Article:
1. 1. World Journal of Pharmaceutical Sciences ISSN (Print): 2321-3310; ISSN (Online): 2321-3086 Published by Atom and Cell Publishers © All Rights Reserved Available online at: http://www.wjpsonline.com/ Research Article Bio-active phytoconstituents from non-polar extracts of Diospyros lotus stems and demonstration of antifungal activity in the extracts 1* Khaled Nabih Rashed, 2Randy Chi Fai Cheung, 2Tzi Bun Ng 1 Pharmacognosy Department, National Research Centre, Dokki, Giza, Egypt School of Biomedical Sciences, Faculty of Medicine, The Chinese University of Hong Kong, Hong Kong 2 Received: 15-09-2013 / Revised: 20-09-2013 / Accepted: 10-10-2013 Abstract The objective of this study is to isolate phytoconstituents from Diospyros lotus stems extracts and to evaluate antifungal, lectin and trypsin inhibitory activities of the extracts. The stems were extracted with petroleum ether, diethyl ether and chloroform, respectively, three compounds were isolated and identified as β-sitosterol, stigmasterol and protocatechic acid from both petroleum ether and ether extracts. Chloroform extract was subjected to silica gel column chromatography using CHCl 3 as eluent and an increasing amount of EtOAc and MeOH gradually resulted in the isolation and identification of kaempferol 8-O-methylether, apigenin, kaempferol, kaempferol 3-O-α-rhamnoside and luteolin 7-O-β-glucoside. The petroleum ether, diethyl ether and chloroform extracts of Diospyros lotus were tested at the concentration of 0.1 mg/ml for their effect against the fungus Mycosphaerella arachidicola and for their lectin and trypsin inhibitory activities. The results showed that the extracts exhibited significant antifungal activity but had no hemagglutinating and trypsin inhibitory activities. Keywords: Diospyros lotus, antifungal, lectin and trypsin inhibitory, phytochemicals, sterols, flavonoids. INTRODUCTION Antibiotics are one of our most important weapons in fighting bacterial and fungal infections and have greatly benefited the health-related quality of human life since their introduction. However, over the past few decades, these health benefits are under threat as many commonly used antibiotics have become less and less effective against certain illnesses, not only because many of them produce toxic reactions, but also due to emergence of drugresistant bacteria. It is essential to find newer drugs with lesser resistance. Drugs derived from natural sources play a significant role in the prevention and treatment of human diseases. Plants are rich in a wide variety of secondary metabolites such as, terpenoids, flavonoids, glycosides, etc., which have been found in vitro to have antimicrobial properties [1-2]. Herbal medicines have been known to man for centuries. Therapeutic efficacy of many indigenous plants for several disorders has been described by practitioners of traditional medicine [3]. Diospyros lotus L. is a tree native to Middle East and south Asia especially from China and Japan [4]. The literature on D. lotus is far from abundant. In traditional medicine, D. lotus fruit was used as a sedative, antitussive, antiseptic, antidiabetic, antitumor, astringent, laxative, nutritive and as a febrifuge [5-7], in addition, D. lotus fruits are used to treat diarrhea, dry coughs and hypertension [8]. D. lotus fruit extract has antioxidant activity that protects against hemolytic damage in both glucose-6-phosphatedehydrogenase-deficient human and rat erythrocytes [9]. Previous phytochemical studies of D. lotus revealed the presence of some fatty acids and non volatile acids [10], terpenes [11] and naphthoquinones [12] in the fruits. Gallic acid, methyl gallate, ellagic acid, kaempferol, quercetin, myricetin, myricetin 3-O-β-glucuronide, and myricetin-3-O-α-rhamnoside were isolated from D. lotus fruit extract. D. lotus fruits extract and compounds demonstrated the highest inhibitory activity against COR-L23 tumor cells [13]. Ellagic acid demonstrated high anti-proliferative activity against both C32 and A375 tumor cells, and gallic *Corresponding Author Address: Dr. Khaled Nabih Rashed, Pharmacognosy Department, National Research Centre, Dokki, Giza, Egypt: E-mail:khalednabih2015@yahoo.co.uk, Tel: 01003642233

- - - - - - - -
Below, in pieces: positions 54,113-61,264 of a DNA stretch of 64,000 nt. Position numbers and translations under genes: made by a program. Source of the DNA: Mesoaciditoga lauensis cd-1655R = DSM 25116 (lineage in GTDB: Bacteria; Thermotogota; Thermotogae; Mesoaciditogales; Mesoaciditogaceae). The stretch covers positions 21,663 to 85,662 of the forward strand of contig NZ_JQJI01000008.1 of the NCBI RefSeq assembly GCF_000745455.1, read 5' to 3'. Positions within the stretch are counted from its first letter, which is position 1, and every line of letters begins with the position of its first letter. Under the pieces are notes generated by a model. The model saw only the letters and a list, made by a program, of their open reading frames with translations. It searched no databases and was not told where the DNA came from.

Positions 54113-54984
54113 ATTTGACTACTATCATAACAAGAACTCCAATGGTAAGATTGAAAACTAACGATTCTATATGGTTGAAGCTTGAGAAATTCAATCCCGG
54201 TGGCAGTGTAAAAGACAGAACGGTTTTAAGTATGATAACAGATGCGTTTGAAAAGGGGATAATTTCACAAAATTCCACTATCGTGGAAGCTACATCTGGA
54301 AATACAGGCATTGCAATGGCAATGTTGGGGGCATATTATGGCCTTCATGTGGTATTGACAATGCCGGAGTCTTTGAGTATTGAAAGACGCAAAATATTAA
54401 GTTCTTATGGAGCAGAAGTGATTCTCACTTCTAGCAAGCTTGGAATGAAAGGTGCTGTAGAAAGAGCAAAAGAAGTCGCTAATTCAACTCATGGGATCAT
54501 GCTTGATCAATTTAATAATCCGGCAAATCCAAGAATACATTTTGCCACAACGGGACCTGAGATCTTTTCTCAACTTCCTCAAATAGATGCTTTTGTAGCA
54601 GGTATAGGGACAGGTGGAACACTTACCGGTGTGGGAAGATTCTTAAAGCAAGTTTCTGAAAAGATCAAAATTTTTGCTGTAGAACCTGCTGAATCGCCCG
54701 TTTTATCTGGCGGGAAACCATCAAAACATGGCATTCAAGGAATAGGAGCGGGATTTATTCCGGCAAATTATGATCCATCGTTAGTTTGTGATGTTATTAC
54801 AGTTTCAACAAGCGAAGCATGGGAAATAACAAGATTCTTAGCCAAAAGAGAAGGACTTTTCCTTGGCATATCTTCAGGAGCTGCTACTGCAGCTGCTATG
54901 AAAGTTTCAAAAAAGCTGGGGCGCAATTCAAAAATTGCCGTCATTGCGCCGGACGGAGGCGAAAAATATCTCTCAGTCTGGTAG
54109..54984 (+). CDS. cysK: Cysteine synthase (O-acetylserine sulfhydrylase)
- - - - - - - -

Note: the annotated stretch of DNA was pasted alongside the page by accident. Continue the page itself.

2. 2. Khaled Rashed et al., World J Pharm Sci 2013; 1(4): 99-108 acid exerted the most potent cytotoxicity against CaCo-2 tumor cells [13]. The antioxidant, antihemolytic and nephroprotective activities of D. lotus seed extract have been demonstrated in vitro as well as in vivo [14]. Since gastric phytobezoars are difficult to treat although rare, D. lotus consumption is discouraged for patients with a history of gastrointestinal surgery or poor dental and oral health [15]. Genetic variation among D. lotus genotypes in Turkey has been reported by Yildirim et al. [16]. In view of the fact that no information concerning D. lotus stem is available, we undertook the present study to isolate phytochemicals from D. lotus stem. As a part of our screening program to investigate antifungal, lectin and trypsin inhibitory activities from plants, another objective of the present investigation was to assay antifungal lectin and trypsin inhibitory activities from non-polar extracts of D. lotus stems. Farnsworth [20] for coumarins; and that described by Geissman [21] for tannins. Thin layer chromatography (TLC) of both petroleum ether and ether extracts in the solvent system nhexane:MeOH (95:5, v/v) showed the same profile and so the two extracts were collected and then the total extract was subjected to silica gel column chromatography using n-hexane as eluent and an increasing amount of MeOH gradually. Three compounds were isolated. Compound 1 (βsitosterol) was isolated by elution with nhexane:MeOH (95:5). Compound 2 (stigmasterol) was isolated through elution with n-hexane:MeOH (90:10). Compound 3 (Protocatechic acid) was isolated by elution with n-hexane:MeOH (85:15). Chloroform extract was subjected to silica gel column chromatography using CHCl3 as eluent and an increasing amount of EtOAc and MeOH gradually. Compound 4 (apigenin) was isolated by elution with CHCl3:EtOAc (50:50). Compound 5 (kaempferol 8-O-methyl ether) was isolated by elution with CHCl3:EtOAc (70: 30), compound 6 (kempferol) was isolated by elution with EtOAc, compound 7 (kaempferol 3-O-α-rhamnoside) and compound 8 (luteolin 7-O-β-glucoside) were isolated by further eluction with EtOAc and MeOH gradually. MATERIALS AND METHODS Experimental: A Shimadzu UV-visible recording spectrophotometer model-UV 240 (NRC, Egypt) was used for spectrophotometric measurements. Spectroscopic data were collected using NMR– Varian MS (Finnigan MAT SSQ 7000, 70 ev). Silica gel (60-200 mesh, Merck) for column chromatography, pre-coated sheets of silica gel 60 F254 (Merck) were used for thin layer chromatography (TLC). Sephadex LH-20 (Sigma) was used for gel chromatography. Acid hydrolysis of flavonoid glycosides: Solutions of 5 mg of compounds 7, 8 in 5 ml 10 % HCl were heated for 5 h. The reaction mixture was extracted with ethyl acetate. The ethyl acetate fraction (aglycone) and the aqueous fraction (sugars) were concentrated for identification. The sugars were identified by TLC (acetonitrile:water, 85:15) by comparison with authentic samples. Plant material: The stems of Diospyros lotus L. were collected from the Agricultural Research Centre, Giza, Egypt in April 2010 during the flowering season and identified by Dr. Mohammed El-Gebaly, Department of Botany, and National Research Centre (NRC) and by Mrs. Tereez Labib, Consultant of Plant Taxonomy at the Ministry of Agriculture and director of Orman botanical garden, Giza, Egypt. A voucher specimen was deposited in the herbarium of Agricultural Research Centre, Giza, Egypt. Assay of antifungal, hemagglutinating, and trypsin inhibitory activities: The petroleum ether, diethyl ether and chloroform extracts were extracted with phosphate buffered saline or dimethyl sulfoxide until the extracts could no longer go into solution. Then a 50 l aliquot of each of the phosphate buffered saline-extracted and dimethyl sulfoxide-extracted samples was tested for antifungal activity, and a 50-ul aliquot of each of the phosphate buffered saline-extracted samples was tested for lectin and trypsin inhibitory activities. The assay methods are as follows. Preparation of plant extracts: The stems of D. lotus (700 g) were extracted with petroleum ether, diethyl ether and chloroform several times until exhaustion. Each extract was concentrated under reduced pressure to give 12.0 g, 9.0 g and 7.5 g respectively. The extract was phytochemically screened using different chemical assays to identify the presence or absence of the phytochemical components in the plant. The method described by Connolly et al. [17] was used for sterols and/or triterpenes; that described by Wolf et al. [18] for carbohydrates and saponins; Harbone [19] for flavonoids and alkaloids; that reported by Assay of antifungal activity: The assay for antifungal activity against Mycosphaerella arachidicola was performed using 100 mm x 15 mm Petri plates containing 10 ml of potato dextrose agar. After the mycelial colony had developed, sterile blank paper disks (0.625 cm in diameter) were placed around and at a distance of 1 cm away from the rim of the mycelial colony. An 100